After a winter of bad flooding our mountains were looking a little worse for wear, but there were no funds available to mend them.
National parks have seen their budgets shrink significantly because of cuts, threatening their ability to maintain expensive infrastructure like paths.
On top of this, it was a bad winter for flooding and rainfall, which damaged and even swept away a lot of path work.
Concerned that all of this amounted to a looming crisis, together with the BMC's charity, The Access and Conservation Trust, Carey Davies and the rest of the team developed the Mend Our Mountains campaign.
With nine separate projects around the UK, they used crowdfunding as a way to engage the various different communities involved: "We decided to use crowdfunding because we wanted the campaign to feel like a real 'community' effort, with lots of different elements of our 'outdoor world' pulling together for a cause and being involved in different ways.
"We had involvement from TV celebrities, famous mountaineers, big outdoor magazines, top climbers and national gear brands; but we also had local businesses, cosy B&Bs, bloggers, climbing clubs, artists etc."
Of course running nine separate projects was a pretty intricate operation!
Carey shared some of the complexities: "It was a hell of a lot of work just getting the overarching structure for the national campaign set up. We thought a lot about the name, branding, imagery and emphasis at first.
"We then had to put together a media plan to make sure it got proper coverage.
"At each major step we had to notify all the key stakeholders and keep them involved and happy. It was a lot of work!"
But their work well and truly paid off and the campaign raised a grand total of £103,832 from nine different projects around the UK.
The campaign naturally attracted outdoorsy types and the rewards reflected this brilliantly - from discounts at outdoor shops, skills training with top instructors and even a helicopter ride.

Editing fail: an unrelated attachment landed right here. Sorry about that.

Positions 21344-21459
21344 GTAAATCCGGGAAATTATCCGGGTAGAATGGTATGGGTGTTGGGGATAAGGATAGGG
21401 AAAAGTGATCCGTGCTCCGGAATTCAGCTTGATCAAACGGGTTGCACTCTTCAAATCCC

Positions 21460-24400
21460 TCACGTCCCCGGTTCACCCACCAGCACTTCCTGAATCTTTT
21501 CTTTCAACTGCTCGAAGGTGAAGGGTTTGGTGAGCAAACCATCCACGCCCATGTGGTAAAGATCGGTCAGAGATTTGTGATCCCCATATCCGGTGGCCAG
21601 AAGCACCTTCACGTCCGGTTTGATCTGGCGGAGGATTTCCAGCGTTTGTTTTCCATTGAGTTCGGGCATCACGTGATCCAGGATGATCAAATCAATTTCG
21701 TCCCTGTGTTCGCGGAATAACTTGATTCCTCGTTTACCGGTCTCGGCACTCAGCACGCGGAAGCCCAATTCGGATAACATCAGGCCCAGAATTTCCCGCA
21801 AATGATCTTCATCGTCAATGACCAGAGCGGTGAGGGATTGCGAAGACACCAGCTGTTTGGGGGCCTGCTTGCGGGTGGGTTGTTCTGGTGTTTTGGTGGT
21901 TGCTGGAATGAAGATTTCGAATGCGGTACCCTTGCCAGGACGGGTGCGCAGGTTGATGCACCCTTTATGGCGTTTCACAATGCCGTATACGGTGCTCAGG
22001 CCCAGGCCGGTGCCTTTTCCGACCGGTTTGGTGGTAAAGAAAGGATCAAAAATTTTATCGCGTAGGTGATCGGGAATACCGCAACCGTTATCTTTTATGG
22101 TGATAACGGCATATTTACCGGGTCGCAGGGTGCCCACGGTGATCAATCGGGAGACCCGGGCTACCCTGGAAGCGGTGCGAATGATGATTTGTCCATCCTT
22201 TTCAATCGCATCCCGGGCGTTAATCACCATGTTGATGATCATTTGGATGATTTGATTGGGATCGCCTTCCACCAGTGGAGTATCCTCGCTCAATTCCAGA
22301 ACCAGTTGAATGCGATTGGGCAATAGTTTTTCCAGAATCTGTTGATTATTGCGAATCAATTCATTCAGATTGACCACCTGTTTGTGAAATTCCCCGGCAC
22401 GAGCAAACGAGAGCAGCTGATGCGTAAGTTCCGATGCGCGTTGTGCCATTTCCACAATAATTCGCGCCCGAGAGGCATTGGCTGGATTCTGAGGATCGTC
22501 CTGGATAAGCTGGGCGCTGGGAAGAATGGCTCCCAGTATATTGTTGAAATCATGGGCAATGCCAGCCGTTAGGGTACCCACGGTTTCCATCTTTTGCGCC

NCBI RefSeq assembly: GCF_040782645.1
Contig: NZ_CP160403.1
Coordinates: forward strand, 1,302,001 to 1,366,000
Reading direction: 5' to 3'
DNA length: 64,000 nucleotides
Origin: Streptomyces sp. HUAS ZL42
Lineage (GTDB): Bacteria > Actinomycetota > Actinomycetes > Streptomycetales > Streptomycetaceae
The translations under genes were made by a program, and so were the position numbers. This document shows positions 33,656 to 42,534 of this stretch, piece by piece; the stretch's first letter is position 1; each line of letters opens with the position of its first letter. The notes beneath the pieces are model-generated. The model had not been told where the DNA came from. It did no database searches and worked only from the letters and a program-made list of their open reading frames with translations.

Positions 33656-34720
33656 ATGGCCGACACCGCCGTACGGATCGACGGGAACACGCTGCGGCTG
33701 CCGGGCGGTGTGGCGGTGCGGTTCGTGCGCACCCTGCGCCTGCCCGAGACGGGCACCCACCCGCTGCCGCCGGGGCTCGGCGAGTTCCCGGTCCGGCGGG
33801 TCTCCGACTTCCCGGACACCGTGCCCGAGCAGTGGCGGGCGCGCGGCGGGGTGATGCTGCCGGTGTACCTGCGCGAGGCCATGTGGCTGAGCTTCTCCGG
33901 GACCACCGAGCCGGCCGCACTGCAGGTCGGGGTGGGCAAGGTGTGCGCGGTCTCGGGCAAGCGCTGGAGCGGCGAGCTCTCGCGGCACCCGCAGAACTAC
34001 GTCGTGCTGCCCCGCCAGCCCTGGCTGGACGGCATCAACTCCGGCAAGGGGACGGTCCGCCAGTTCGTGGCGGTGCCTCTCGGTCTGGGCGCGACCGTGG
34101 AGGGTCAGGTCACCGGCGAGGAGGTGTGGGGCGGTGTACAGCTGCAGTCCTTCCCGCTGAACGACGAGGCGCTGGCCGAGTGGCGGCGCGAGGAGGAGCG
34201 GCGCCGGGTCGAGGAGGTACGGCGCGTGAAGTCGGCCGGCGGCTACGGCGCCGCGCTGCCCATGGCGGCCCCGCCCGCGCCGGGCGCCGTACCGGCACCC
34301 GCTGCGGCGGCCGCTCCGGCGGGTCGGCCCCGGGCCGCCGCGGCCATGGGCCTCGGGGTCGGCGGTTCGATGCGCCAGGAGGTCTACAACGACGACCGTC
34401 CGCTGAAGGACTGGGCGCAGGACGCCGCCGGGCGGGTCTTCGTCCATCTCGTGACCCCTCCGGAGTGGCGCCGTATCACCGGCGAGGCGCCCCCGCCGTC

For £1,000 you could take a walk with Sir Chris Bonington CBE followed by a pub lunch!
The sheer scale of this campaign alone attracted plenty of media attention.
The two pronged approach was also useful in securing both national and regional coverage.
Mend Our Mountains was covered by national news outlets such as the BBC breakfast, ITV and The Great Outdoors Magazine.
The regional projects were also covered by local press, such as a piece in The Plymouth Herald about the Mend Exmoor project.
Tips to project owners
Carey was keen to stress the importance of press coverage. He shared with us how instrumental this was in helping the Mend Our Mountains campaign secure its target.
The turning point in our campaign was the flurry of media attention in the closing stages of the campaign.
"We were somewhere around the £60,000 - 70,000 mark with a week to go, and assuming we weren't going to get to that £100,000 mark.
"But then we were featured prominently in the Times, which unlocked a string of TV appearances, including two long slots on BBC Breakfast News on the morning of the local election results."
The galvanising effect was incredible, the team made £20,000 in 48 hours days, and three days before the campaign deadline the team were suddenly on the way to surpassing their target.
"It showed the importance of national media coverage.
"Before it we had just about exhausted our own communication channels and it gave us a vital leg-up. But it was preceded by a lot of patient legwork.
"If the campaign looked rubbish and seemed like it didn't stand a chance the media wouldn't have covered it."